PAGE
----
Cleverly drops from first in the table to near bottom, Badenoch goes top, Mordaunt is second, Hunt is still in negative ratings…as, on his return to the table, is Cameron.
Grant Shapps was commenting on criticism of Suella Braverman for accusing the police of ‘bias’.
The Defence Secretary says there was “debate” about whether people were using this weekend for protests, or to “protest for one cause or just turning up as thugs”
The Foreign Secretary has been a visible media and online presence since Hamas attacked Israel – and, like Ben Wallace during the Ukraine war, sees his place and rating rise.
Serious doubts exist as to whether the Bill will be in the King’s Speech. If it isn’t, then the Government will have abandoned meaningful change.
At PMQs, Liz Truss announced “I’m a fighter, not a quitter”. By that evening, she was discussing her resignation with her husband.
“Investing in defence is morally the right thing to do, the Defence Secretary declared. “It saves lives.” He criticised those who “from a woke banking perspective” who feel we should disinvest, should take a “dose of reality.”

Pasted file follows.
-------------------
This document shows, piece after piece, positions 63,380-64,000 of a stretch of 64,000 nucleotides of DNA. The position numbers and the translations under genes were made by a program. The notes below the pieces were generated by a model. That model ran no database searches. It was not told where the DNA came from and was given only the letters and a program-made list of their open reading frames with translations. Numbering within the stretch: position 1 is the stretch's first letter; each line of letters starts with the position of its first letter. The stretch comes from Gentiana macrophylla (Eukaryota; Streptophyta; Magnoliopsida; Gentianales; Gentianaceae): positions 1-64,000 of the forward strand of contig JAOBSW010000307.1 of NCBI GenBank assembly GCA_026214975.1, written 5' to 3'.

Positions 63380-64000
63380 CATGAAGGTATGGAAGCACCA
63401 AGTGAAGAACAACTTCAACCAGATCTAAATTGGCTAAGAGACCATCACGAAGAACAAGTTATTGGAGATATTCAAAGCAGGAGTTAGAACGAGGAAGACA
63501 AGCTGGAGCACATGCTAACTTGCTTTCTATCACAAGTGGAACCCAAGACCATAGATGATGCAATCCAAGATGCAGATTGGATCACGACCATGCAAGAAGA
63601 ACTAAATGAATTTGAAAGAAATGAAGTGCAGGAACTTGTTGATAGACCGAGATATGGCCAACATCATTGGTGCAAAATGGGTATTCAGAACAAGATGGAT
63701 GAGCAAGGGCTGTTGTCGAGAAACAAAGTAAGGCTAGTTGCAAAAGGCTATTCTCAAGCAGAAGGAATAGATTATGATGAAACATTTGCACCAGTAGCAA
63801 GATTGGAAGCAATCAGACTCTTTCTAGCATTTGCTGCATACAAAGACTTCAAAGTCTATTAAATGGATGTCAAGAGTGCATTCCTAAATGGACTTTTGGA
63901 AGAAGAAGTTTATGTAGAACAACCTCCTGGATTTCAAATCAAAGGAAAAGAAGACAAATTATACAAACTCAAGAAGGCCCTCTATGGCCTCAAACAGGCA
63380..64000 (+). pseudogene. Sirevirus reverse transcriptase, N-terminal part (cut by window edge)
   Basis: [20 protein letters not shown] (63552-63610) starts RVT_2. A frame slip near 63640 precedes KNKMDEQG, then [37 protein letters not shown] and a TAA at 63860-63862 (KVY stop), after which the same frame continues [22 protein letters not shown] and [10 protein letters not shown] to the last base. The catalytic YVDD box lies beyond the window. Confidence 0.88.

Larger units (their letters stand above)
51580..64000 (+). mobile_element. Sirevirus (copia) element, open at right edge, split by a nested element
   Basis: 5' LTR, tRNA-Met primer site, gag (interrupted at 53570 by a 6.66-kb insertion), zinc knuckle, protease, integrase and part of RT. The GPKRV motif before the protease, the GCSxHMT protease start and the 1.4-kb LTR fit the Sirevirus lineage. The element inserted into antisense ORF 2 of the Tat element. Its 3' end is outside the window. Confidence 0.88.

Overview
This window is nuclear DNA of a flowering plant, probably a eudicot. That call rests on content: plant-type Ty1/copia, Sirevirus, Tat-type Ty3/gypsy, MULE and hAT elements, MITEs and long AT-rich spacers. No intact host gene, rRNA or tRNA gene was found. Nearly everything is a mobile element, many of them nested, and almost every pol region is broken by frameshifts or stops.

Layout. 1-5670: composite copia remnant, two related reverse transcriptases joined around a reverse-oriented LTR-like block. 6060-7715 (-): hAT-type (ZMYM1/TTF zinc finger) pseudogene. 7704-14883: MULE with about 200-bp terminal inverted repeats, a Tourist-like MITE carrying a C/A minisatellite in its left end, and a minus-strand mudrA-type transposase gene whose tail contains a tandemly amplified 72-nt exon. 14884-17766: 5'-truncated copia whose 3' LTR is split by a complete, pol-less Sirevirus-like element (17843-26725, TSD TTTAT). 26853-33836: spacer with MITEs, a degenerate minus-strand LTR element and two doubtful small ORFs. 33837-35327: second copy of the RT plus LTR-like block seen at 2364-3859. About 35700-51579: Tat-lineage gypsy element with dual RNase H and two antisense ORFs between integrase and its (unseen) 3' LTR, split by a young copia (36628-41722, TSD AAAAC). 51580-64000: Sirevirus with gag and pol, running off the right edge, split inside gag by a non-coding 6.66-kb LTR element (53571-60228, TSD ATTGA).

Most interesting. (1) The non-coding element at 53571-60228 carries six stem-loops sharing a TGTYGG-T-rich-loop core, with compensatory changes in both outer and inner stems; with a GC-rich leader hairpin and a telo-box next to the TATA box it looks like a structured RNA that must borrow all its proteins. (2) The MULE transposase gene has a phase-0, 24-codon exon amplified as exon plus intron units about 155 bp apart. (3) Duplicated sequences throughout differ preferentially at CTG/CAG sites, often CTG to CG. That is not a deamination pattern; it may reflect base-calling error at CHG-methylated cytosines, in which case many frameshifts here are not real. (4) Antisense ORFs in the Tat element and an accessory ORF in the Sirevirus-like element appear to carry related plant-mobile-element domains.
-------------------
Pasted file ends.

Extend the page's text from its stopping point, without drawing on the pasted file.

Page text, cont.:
On the first afternoon the Government lacked an orator who could make Conservatives feel good about being Conservative.
Badenoch is top for the second month running, but scores are paltry almost all the way round, and in no way a springboard for the Manchester conference.
The Defence Secretary adds that “we will stand shoulder to shoulder with the Ukrainians.”
If we are to keep our nation safe, our adversaries deterred, and our allies reassured, we now urgently require full-scale reform of the way we be buy and support our fighting equipment.
At just over 700 replies, the low response rate reflects not only the summer season but diminished expectations. This is a bleak return for the Government as Parliament resumes.
The objective seems to be to help it survive and to stay in the fight (with perhaps 70,000 dead already), but not for it to win back its lost territories in a timely manner.
“Every man thinks meanly of himself for not having been a soldier, or not having been at sea.” Dr Johnson’s observation has stood the test of time – but is a poor basis for civilian, parliamentary government.
Today’s changes are expected to be small-scale with a bigger shuffle taking place before the King’s Speech in early November.